If most or all of your flock suddenly refuses to retire to the coop, it’s possible they’ve been visited by a predator at night while they’re trying to sleep. Another possibility is that the coop is infested with mites or some other pest. Some types come out at night to feed on your birds while they’re trying to rest. It would be like trying to sleep in a lice-ridden bed. You wouldn’t want to do that either! You might choose to pitch a tent in the yard, instead.

Solution? Make sure your coop is secure from predators, and treat for any pest problem.

chickens refusing to roost in the coop

You don’t want your chickens sleeping outdoors where they are vulnerable to predators–and you don’t want them sleeping INDOORS, if they are vulnerable to predators there, either.

One final note: after you’ve dealt with whatever issue is causing your birds to dislike roosting in the coop, you may need to ALSO follow up with solution #1, too: keep them enclosed for a few days. Chickens are creatures of habit, and they may have to relearn where home is, so they’ll know where to return to roost.

 

 

 

 

3 Comments
Viv May 23rd, 2014

Mine sat on the ground for nearly3 years until I introduced another hen .

Alan November 3rd, 2014

I have one hen who won’t return to the coop at night. She’s only started doing this. We only had 2 hens when this behaviour began but got 3 new hens a couple of days ago. I got her in last night (hilarious herding method) by getting her into the enclosure where she could make her own way into the coop. She clearly wasn’t happy, stayed out for ages then reluctantly went in. By the time I got hm=ome tonight, all the other 4 hens were settled in the coop for the night, but Rita, the rouge was absent. We have a huge garden and have not yet worked out where she spends the night. Any tips or advice most welcome,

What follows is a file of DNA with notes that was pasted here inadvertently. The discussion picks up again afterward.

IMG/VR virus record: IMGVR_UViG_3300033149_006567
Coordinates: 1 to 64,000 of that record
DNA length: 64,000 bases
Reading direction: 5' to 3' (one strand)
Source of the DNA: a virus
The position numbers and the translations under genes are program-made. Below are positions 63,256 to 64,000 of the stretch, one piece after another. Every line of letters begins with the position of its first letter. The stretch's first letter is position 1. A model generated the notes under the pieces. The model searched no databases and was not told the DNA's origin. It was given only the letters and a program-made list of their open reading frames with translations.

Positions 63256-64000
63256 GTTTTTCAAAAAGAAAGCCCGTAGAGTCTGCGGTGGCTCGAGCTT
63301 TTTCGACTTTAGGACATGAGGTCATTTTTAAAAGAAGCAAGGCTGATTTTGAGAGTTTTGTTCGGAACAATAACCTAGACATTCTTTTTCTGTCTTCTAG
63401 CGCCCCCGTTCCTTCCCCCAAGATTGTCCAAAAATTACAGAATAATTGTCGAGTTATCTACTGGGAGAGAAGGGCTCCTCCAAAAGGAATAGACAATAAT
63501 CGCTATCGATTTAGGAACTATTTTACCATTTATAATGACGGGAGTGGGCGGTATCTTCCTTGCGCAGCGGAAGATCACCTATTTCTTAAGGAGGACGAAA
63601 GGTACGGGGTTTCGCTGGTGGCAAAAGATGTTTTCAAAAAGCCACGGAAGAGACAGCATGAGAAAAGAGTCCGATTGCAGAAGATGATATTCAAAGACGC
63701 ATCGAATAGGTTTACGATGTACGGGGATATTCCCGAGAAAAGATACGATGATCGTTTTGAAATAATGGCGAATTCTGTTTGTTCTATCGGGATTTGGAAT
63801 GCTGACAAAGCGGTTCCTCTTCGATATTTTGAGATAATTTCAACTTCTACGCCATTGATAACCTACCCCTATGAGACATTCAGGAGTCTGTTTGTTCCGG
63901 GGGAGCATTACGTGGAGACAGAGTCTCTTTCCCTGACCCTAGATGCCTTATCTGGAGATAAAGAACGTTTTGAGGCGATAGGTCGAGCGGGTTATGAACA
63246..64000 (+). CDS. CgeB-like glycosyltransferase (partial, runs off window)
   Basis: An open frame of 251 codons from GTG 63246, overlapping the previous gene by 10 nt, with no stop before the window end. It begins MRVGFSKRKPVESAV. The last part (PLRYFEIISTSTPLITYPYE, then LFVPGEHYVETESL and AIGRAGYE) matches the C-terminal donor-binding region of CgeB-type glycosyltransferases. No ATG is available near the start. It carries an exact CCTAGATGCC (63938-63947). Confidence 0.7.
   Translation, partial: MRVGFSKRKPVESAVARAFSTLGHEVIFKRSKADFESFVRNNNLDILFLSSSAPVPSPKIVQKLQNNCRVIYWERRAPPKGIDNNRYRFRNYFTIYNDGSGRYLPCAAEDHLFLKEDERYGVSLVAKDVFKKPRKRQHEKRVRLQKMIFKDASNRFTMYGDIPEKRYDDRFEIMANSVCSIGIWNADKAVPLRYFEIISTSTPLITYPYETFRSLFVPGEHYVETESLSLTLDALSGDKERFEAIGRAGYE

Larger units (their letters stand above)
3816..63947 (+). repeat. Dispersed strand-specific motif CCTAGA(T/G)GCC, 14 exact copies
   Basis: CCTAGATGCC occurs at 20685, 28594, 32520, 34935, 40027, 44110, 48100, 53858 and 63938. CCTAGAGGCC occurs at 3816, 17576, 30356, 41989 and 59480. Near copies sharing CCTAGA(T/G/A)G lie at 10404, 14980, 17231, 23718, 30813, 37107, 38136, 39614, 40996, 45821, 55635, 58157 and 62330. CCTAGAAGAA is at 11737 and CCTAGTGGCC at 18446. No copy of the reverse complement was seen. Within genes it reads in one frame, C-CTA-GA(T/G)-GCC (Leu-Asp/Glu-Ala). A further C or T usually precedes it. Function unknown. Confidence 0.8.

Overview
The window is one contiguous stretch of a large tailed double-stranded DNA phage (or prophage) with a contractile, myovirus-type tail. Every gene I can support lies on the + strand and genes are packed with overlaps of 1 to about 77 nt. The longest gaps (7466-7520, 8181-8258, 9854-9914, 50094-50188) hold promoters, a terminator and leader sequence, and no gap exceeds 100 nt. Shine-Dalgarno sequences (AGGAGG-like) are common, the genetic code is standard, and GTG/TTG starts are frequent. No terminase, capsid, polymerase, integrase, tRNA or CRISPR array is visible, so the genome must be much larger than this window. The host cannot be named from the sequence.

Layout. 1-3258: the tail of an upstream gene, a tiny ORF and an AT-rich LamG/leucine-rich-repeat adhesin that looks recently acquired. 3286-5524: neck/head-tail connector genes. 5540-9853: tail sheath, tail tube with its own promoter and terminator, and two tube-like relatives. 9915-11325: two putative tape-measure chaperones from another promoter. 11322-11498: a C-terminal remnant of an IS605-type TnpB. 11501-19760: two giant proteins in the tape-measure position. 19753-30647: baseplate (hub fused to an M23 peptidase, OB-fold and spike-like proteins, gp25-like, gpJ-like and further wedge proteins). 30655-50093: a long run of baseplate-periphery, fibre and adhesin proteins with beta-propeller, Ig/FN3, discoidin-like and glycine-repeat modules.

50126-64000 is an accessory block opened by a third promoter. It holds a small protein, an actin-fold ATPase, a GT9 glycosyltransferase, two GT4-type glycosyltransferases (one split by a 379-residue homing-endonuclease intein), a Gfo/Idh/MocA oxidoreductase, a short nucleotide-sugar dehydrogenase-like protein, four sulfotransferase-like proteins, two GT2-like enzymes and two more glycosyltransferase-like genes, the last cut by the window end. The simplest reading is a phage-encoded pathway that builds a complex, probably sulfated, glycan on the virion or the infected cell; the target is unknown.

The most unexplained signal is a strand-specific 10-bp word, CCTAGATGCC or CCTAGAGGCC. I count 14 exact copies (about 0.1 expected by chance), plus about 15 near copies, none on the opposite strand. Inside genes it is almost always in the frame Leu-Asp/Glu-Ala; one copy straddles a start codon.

Thanks, Alan.

Lissa November 5th, 2014

It’s tough to offer advice when we don’t know for sure what the cause of her behavior is. The first three possibilities that come to mind in your situation (with just one bird refusing to go in):
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1.) She’s broody, and has a nest outside where she thinks she wants to hatch eggs. (She can be broody whether the eggs are fertile or not, and whether or not there are any eggs in her nest!) 2.) She’s lowest in the pecking order, and is getting picked on when enclosed in the coop. 3.) She’s smart. If there are mites in your coop, some types like to come out at night to feed. She may have figured out that when she goes inside, she gets bitten! There may be other possibilities based on your situation that we may not be aware of.
.
If it’s problem #1, you might keep her enclosed in the coop for a few days, which will either break her of broodiness, or at least tranfer the broody area to inside the coop. If it’s #2, you may need to expand coop space, expand feeder/waterer space, expand roosting space, add distractions to the coop and so on, to reduce aggression. If #3, you’ll need to treat the entire flock for parasites.